Tears flow down my cheeks and I blow my nose into an already wet tissue. I’m burning up and my eyes are getting redder by the second. I feel another sneeze coming. This is why I don’t like the rainy season.
The incessant showers have washed the dust back on to the ground. All around town, green things are springing back to life, but me? I feel like I’m dying.
I feel even worse when I run into Adam at the Shell Station on Karen Road.
“Sam. Out in the rain, are we?” “Or were you hoping to run into me?” He asks.
This is how Adam talks. It used to make me laugh, but now it makes me defensive. Before I respond, his phone rings and he pulls it out of his pocket. It’s the Samsung Note 9 that I bought him for his twenty-seventh birthday. Had I known he was about to dump me, I wouldn’t have been so generous.
“Hi honey,” He leans forward and nods slightly to whatever ‘honey’ is saying. I watch him, and let my eyes take in his form fitting grey pants, fitted short-sleeved shirt and tan leather boots. He’s not lost his style.
“Okay, see you in ten minutes, the usual spot. Can’t wait to see you.” He hangs up after a few seconds.
“A date?” I ask. My eyes are still tearing up.
“Sam, we broke up a long time ago and we’re not getting back together. You know that right?”
I don’t know what annoys me more, that he doesn’t respond to my question or that he assumes I am still pining after him.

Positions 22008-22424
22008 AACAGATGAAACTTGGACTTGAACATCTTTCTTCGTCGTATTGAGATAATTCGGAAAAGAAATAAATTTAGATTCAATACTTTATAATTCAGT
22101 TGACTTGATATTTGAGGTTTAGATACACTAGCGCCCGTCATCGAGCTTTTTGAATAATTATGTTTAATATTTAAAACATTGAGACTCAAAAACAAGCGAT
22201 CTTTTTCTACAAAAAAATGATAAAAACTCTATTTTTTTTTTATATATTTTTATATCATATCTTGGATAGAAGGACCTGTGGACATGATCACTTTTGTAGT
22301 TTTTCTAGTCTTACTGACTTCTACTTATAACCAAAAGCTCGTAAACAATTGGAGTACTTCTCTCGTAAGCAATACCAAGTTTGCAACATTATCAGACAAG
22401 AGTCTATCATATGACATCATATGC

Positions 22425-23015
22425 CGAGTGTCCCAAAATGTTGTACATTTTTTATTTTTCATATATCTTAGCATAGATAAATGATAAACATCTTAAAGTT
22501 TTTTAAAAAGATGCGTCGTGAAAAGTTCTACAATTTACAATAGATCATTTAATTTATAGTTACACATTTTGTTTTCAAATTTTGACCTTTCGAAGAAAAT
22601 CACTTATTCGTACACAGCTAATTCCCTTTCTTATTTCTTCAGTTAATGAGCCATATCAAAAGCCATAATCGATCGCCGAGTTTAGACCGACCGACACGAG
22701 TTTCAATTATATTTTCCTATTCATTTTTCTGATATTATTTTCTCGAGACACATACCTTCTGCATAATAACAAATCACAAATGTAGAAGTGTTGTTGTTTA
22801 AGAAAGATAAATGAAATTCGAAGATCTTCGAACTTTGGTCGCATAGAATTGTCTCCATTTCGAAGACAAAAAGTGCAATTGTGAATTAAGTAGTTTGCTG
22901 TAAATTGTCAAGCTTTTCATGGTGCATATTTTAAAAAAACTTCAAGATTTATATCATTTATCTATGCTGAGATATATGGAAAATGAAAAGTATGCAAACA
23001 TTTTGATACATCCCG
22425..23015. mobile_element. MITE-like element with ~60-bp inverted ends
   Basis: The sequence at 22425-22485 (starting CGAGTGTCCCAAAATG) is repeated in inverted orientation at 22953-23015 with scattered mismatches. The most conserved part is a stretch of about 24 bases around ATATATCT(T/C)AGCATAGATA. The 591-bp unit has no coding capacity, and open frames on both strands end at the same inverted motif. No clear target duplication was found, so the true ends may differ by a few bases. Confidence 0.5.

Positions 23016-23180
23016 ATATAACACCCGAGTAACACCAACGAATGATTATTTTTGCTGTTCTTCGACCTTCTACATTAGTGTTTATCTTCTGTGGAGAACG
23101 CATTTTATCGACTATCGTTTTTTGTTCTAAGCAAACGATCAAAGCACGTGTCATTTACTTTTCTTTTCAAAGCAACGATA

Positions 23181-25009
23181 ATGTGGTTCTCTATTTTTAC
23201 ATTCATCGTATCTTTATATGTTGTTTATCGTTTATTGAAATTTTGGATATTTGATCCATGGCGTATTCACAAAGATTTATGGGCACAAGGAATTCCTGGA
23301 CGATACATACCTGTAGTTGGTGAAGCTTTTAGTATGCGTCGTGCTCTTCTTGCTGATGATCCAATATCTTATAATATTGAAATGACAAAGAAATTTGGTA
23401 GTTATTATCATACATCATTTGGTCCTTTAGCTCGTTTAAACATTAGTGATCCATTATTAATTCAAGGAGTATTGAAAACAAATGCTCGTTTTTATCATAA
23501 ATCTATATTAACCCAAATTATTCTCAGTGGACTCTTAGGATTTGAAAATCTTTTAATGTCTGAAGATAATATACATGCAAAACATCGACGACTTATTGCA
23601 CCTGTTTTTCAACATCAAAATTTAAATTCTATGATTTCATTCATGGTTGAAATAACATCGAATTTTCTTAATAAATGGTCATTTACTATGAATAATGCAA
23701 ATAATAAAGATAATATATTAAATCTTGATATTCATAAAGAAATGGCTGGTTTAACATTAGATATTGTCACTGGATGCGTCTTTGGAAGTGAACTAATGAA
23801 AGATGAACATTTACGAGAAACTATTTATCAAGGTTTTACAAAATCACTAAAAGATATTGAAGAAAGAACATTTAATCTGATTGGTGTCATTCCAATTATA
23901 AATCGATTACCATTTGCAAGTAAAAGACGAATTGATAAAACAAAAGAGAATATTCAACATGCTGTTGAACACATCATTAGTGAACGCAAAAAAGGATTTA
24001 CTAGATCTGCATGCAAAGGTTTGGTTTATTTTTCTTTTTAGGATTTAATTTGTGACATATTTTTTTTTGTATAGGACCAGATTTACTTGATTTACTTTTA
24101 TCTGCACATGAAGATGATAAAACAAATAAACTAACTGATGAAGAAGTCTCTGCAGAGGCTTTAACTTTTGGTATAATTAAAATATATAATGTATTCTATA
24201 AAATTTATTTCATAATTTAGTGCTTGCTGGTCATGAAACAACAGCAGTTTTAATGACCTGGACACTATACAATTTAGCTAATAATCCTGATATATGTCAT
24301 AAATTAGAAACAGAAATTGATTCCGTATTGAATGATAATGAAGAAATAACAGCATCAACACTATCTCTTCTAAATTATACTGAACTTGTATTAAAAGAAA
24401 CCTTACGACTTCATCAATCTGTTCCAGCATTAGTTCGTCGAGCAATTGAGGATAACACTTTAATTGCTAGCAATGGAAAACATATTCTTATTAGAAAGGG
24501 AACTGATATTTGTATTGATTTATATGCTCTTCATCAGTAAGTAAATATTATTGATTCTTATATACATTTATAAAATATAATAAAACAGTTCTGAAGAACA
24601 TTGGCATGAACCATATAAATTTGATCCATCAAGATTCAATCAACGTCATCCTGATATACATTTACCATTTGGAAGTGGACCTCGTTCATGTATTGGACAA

“These tears are not for you. It’s hay fever,” I retort.
“I know you better than that Sam, you were always crying about something,” he responds.
“Something? Is that what chronic cheating is called these days? You know what Adam, just get lost.”
I think of the way Adam had told me it was my fault that I couldn’t give him what he needed, and I feel a sudden rush of nausea. I vomit all over his boots. Some of it lands on his trousers.
“C’mon!” He exclaims and throws his hands up in the air. Across the parking lot, a pump attendant notices us, picks up a sponge and runs over.
“I’m sorry, I don’t feel too good,” I mumble and walk away from the messy situation.
I climb into my car and look through my side view mirror at the two of them trying to clean Adam’s shoes. Adam looks over at me, accusation in his eyes.
For once, I don’t feel guilty. I wipe my tears and drive off without looking back.